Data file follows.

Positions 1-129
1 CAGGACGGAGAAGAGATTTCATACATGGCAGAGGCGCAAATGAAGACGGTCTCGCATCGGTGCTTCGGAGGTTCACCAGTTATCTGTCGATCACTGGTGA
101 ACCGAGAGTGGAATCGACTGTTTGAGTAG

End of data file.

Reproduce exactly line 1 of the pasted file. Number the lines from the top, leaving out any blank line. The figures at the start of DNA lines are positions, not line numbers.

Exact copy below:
Positions 1-129